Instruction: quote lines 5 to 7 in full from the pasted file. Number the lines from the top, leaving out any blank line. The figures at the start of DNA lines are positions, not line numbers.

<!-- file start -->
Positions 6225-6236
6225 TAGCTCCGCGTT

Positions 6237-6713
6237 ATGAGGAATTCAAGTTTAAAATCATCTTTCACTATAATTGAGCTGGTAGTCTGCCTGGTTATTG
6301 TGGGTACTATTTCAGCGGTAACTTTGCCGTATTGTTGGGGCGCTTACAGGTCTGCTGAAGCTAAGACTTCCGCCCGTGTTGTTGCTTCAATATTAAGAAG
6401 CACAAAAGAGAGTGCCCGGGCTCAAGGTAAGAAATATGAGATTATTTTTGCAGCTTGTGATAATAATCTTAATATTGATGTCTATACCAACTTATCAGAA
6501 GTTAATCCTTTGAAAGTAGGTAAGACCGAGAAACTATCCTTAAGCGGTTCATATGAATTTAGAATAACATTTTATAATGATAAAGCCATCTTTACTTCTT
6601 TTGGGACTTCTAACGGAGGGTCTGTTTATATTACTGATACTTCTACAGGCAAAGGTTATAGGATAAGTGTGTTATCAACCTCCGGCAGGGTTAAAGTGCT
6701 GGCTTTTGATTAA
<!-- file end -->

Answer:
6301 TGGGTACTATTTCAGCGGTAACTTTGCCGTATTGTTGGGGCGCTTACAGGTCTGCTGAAGCTAAGACTTCCGCCCGTGTTGTTGCTTCAATATTAAGAAG
6401 CACAAAAGAGAGTGCCCGGGCTCAAGGTAAGAAATATGAGATTATTTTTGCAGCTTGTGATAATAATCTTAATATTGATGTCTATACCAACTTATCAGAA
6501 GTTAATCCTTTGAAAGTAGGTAAGACCGAGAAACTATCCTTAAGCGGTTCATATGAATTTAGAATAACATTTTATAATGATAAAGCCATCTTTACTTCTT